5. Inside the package navigate to the SA/l subfolder, which contains your font files. Copy the folder to somewhere else on your Mac and import the new folder into Typeface.

Migrate your Suitcase Fusion font sets

Starting with a fresh library in Typeface might be nice, but it may also be a lot of work. If you’ve already organized your fonts in Suitcase your sets can be migrated to Typeface tags.

  1. Open Finder
  2. Choose Go > Go to Folder… or press Command + Shift + G
  3. Copy and paste the following path and press enter:
    ~/Library/Extensis/Suitcase Fusion/
  4. Right-click (or Control-click) on the Suitcase Fusion.fontvault file and select Show Package Contents.
  5. Inside the package you’ll find a SuitcaseFusion.db file. Send that file to (use cloud storage such as Dropbox if it’s too large to send as attachment).

I’ll convert the meta data to Typeface format for you so you can import it directly into the app. No need to recreate all your sets! This is a free service — the export may be different for everyone, so I may need to tweak the export parameters a bit for your library. If you have any specific requests let me know in your message!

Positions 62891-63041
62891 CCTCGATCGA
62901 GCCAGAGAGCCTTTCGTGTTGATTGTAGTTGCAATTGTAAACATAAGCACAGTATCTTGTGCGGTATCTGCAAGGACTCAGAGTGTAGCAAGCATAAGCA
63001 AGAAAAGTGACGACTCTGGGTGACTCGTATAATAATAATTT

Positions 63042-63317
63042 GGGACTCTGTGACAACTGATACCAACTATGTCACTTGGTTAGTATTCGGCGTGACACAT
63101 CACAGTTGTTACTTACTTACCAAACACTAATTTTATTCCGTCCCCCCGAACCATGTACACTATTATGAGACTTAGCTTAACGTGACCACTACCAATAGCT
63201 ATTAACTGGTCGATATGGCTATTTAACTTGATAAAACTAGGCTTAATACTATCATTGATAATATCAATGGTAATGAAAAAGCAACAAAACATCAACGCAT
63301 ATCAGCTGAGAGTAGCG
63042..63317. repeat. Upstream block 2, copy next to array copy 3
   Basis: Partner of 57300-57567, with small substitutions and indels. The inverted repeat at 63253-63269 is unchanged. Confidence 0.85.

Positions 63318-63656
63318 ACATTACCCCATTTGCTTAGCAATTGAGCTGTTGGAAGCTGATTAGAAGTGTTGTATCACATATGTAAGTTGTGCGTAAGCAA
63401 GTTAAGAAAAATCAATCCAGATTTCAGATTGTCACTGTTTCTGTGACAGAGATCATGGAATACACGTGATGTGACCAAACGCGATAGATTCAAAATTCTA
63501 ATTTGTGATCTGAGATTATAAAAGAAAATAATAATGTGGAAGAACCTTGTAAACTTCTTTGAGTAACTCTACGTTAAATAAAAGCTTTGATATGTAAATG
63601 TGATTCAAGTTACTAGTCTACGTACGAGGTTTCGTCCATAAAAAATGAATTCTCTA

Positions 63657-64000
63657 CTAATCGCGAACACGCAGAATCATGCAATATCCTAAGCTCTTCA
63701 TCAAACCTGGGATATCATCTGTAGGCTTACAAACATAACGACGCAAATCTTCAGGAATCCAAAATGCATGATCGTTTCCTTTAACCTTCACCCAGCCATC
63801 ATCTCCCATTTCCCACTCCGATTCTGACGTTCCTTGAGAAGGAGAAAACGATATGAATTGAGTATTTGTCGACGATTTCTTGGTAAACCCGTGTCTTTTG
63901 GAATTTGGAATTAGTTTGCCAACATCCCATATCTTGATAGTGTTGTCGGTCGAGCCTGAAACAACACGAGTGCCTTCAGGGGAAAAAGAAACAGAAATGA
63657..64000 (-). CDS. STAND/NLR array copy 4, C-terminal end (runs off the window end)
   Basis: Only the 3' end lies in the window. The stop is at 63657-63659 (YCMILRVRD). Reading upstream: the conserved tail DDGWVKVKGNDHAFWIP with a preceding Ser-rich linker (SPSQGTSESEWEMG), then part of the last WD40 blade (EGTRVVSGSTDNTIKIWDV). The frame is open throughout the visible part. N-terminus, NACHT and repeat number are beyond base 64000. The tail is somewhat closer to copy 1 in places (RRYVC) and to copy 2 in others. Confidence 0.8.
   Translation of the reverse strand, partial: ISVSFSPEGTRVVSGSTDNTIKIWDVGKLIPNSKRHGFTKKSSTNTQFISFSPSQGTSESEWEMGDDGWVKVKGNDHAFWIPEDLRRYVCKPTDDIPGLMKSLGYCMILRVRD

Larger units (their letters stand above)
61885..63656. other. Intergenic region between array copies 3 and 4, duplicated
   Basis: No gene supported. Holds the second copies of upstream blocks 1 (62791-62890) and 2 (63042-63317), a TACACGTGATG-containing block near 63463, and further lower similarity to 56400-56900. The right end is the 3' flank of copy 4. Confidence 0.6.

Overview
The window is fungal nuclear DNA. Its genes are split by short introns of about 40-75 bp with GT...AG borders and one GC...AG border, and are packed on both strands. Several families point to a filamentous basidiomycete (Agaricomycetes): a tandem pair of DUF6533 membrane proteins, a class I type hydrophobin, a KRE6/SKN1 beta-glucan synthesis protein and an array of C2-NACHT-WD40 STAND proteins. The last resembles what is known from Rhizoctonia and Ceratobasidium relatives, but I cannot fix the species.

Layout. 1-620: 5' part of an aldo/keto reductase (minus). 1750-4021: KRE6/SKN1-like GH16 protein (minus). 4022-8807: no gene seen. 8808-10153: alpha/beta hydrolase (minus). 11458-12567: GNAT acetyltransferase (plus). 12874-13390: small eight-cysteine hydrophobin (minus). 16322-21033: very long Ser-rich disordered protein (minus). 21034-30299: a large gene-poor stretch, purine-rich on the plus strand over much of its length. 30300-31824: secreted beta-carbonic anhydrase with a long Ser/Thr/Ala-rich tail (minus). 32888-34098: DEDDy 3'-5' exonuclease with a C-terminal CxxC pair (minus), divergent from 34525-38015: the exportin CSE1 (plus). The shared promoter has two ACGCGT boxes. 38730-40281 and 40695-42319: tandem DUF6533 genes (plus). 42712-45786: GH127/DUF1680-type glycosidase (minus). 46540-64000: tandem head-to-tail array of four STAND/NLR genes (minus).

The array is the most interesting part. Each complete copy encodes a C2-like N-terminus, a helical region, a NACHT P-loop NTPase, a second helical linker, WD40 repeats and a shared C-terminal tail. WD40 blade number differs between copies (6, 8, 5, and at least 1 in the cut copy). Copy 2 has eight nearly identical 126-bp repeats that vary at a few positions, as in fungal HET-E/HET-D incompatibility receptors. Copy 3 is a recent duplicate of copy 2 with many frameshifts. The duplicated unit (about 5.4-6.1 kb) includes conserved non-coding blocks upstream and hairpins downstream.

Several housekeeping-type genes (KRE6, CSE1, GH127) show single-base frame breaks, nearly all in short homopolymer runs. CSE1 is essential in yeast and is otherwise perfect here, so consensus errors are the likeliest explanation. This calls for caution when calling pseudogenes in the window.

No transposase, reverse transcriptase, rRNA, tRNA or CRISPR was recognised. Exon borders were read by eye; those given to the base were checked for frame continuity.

FontExplorer X

If FontExplorer organised your font files you can find them in the FontExplorer font library. This folder is typically located here: /Users/<username>/FontExplorer X/Font Library

You can import that folder into Typeface directly or you can copy the fonts over to another directory so you can manage your files more easily.

Migrate your FontExplorer font sets

Already neatly organized your entire font library using FontExplorer? Don’t worry, your sets can be migrated to Typeface tags so you can continue with the same font collections.

  1. Create a local backup in FontExplorer (File > Local Backup > Create)
  2. Export the Sets but not the font files
  3. You’ll get a .fexconfig file which you can zip (Right click > Compress)
  4. Send the zipped .fexconfig to

I’ll convert the export and return the Typeface tags which you can easily import into the app. This is a free service — the export may be different for everyone, so I may need to tweak the export parameters a bit for your library. If you have any specific requests let me know in your mail!